The Turks knew that these deportations would precipitate a war with Greece; in fact, they welcomed such a war and were preparing for it.

The Turkish government underestimated the capacity of Greece to fight to save their compatriots (and also the Armenians and Assyrians) and thought that with the war provoked by the ongoing Genocide of the Greeks
Turkey would recover territories liberated previously by Greece. The Greeks could fight much harder than than the Turks expected and were at about to win the war and finally put an end to the Greek Genocide.

The tragedy that befell those Hellenes living in Anatoliki Thraki (Eastern Thrace) and all of Anatolia can be divided into two separate phases. The first falling between 1914 and the closing days of the First World War, at the hands of the Ottoman Government , and the second from 1919 till the signing of the Treaty of Lausanne in 1923 by Mustapha Kemal and his Kemalist followers, who were the old guard of the Young Turk movement, that had previously ruled the Ottoman Empire. It is during these years that The rivers of Anatoliki Thraki (Eastern Thrace and Anatolia ran red with Hellenic blood.
“The first step in the persecutions of the Greeks was the attack on the ecclesiastical, legal, and educational rights which had always been possessed within the Turkish Empire by the Greek ecclesiastical authorities and which had gone far toward mitigating the distress of the Turkish regime. The Turkish language was introduced into Greek schools; geography and history had to be taught in Turkish. Greek priests were arrested and imprisoned without warning or reason and without notification of the ecclesiastical authorities. Forcible conversions to Mohammedanism, long forbidden by law, began to appear again, particularly in the case of Greek girls carried off to Turkish harems without the usual right of intervention which the Greek Patriarch and Metropolitans had always possessed. “

The persecutions of old rightfully echoed loudly in the hearts and minds of the population with the return of those once forgotten practices and a new form of the janissary system, disguised in the form of charitable Orphan Asylums. The ingenious method of masking these charitable institutions for devious purposes was second nature for the Turkish Government. The Orphan asylums sprung up under the disguise of relief, and yet were used as tools of the Government’s planned extermination of the Hellenic population still living within the Empire.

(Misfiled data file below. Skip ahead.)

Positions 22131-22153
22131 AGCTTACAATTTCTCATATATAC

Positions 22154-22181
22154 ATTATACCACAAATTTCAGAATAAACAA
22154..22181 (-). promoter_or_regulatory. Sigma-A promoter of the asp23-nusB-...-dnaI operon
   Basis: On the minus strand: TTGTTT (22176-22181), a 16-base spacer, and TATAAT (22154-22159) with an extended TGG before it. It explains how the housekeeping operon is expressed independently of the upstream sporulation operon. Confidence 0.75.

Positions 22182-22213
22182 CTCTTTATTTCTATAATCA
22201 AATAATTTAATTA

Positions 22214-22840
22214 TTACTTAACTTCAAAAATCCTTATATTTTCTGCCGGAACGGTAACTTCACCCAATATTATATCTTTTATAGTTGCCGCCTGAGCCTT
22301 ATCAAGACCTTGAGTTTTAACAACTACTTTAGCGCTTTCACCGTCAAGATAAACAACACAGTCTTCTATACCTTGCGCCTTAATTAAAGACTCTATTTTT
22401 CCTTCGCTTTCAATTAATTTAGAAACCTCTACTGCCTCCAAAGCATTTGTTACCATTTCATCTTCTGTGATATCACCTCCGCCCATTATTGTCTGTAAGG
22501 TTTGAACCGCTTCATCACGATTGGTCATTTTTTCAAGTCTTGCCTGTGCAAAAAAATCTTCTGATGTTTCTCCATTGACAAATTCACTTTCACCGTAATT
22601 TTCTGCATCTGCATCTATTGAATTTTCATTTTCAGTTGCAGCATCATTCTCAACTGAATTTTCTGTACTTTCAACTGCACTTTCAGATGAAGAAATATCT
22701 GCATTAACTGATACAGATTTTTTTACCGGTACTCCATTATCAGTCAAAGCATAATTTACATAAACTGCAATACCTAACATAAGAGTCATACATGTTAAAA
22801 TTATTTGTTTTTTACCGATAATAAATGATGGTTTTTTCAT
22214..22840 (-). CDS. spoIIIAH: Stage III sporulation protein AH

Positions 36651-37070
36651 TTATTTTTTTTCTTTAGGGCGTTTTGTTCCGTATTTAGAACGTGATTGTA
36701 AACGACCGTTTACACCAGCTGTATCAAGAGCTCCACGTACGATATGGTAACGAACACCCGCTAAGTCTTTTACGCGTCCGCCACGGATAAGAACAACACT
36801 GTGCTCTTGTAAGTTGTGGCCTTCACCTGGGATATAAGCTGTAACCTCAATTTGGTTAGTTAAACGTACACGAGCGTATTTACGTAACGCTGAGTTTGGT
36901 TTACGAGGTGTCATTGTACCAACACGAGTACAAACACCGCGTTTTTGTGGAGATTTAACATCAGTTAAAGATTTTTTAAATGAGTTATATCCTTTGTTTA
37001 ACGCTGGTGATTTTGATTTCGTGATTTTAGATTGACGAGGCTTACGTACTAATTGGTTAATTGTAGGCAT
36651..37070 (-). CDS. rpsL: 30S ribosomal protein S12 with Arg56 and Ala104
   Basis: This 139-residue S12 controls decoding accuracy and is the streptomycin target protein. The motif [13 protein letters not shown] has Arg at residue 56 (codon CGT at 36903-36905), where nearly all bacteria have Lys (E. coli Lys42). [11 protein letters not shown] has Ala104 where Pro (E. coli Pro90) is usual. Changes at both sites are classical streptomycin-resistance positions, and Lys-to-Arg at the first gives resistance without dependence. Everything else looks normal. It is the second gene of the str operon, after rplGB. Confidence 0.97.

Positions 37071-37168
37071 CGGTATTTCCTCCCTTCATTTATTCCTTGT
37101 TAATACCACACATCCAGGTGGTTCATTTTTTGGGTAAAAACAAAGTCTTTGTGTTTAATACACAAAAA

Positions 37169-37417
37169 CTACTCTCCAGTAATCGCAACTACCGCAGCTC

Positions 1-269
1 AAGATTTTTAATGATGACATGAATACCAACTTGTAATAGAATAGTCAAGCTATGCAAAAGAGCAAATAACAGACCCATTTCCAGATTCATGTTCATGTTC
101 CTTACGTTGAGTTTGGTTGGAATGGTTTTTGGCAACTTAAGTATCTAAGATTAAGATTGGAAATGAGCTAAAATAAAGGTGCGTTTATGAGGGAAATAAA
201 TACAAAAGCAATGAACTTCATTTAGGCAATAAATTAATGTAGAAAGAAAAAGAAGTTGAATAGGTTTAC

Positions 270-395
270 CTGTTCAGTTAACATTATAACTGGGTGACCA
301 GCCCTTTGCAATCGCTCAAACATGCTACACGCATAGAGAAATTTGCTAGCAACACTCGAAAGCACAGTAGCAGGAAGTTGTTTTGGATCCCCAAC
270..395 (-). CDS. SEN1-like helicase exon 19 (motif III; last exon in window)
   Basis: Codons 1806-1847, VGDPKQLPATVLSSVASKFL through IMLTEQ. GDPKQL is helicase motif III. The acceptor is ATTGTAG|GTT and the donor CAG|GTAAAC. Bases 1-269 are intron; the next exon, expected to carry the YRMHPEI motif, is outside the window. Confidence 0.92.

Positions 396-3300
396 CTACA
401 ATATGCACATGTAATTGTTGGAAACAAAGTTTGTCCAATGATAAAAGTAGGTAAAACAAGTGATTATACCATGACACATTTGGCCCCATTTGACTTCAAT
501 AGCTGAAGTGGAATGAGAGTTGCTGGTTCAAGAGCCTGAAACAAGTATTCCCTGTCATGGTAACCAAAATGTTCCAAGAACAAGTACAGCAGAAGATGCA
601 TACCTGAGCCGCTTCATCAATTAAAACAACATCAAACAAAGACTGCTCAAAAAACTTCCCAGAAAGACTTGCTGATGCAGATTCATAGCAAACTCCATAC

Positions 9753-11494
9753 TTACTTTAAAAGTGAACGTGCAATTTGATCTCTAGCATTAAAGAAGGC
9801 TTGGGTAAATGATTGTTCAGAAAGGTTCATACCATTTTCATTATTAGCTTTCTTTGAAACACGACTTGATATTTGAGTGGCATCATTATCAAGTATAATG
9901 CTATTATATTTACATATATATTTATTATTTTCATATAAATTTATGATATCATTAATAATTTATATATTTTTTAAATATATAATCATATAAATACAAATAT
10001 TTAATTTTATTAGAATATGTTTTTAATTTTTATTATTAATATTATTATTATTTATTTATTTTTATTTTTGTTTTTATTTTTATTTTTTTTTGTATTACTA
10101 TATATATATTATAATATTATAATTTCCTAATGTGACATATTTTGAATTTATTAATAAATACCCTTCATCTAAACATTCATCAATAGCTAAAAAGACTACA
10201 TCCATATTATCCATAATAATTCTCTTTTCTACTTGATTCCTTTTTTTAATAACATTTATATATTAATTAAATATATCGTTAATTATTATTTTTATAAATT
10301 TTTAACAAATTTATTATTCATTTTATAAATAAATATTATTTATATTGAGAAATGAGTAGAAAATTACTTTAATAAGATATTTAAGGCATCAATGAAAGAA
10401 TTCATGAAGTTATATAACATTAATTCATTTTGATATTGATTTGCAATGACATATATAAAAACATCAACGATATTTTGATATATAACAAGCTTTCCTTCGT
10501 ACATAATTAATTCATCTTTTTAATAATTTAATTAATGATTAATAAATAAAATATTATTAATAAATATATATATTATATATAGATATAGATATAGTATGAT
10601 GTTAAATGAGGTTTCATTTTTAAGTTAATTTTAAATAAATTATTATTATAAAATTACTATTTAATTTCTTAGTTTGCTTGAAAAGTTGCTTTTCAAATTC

“These orphan institutions have in appearance a charitable object, but if one considers that their inmates are Greek boys who became orphans because their parents were murdered, or who were snatched away from their mothers, or left in the streets for want of nourishment, (of which, they were deprived by the Turks.), and that these Greek children receive there a purely Turkish education, it will be at once seen that the cloak of charity there lurks the ‘child collecting’ system instituted in the past by the Turkish conquerors and a new effort to revive the janissary system. The Greek boys were treated in this manner. What happens to the Greek girls? If we review the Consular reports about the persecutions from the year 1916 to 1917 we shall find hardly one of them which does not speak of forcible abductions and conversions to Mohammedanism. And it could not have been otherwise, since it is well known that this action, as has been stated above, was decided upon in June 1915, in order to effect the Turkification of the Hellenic element. This plan was carried out methodically and in a diabolical manner, through the ‘mixed settlements’ of Greeks and Turks, always with a predominance of Mohammedan males and of Greek females in order to compel mixed marriages.”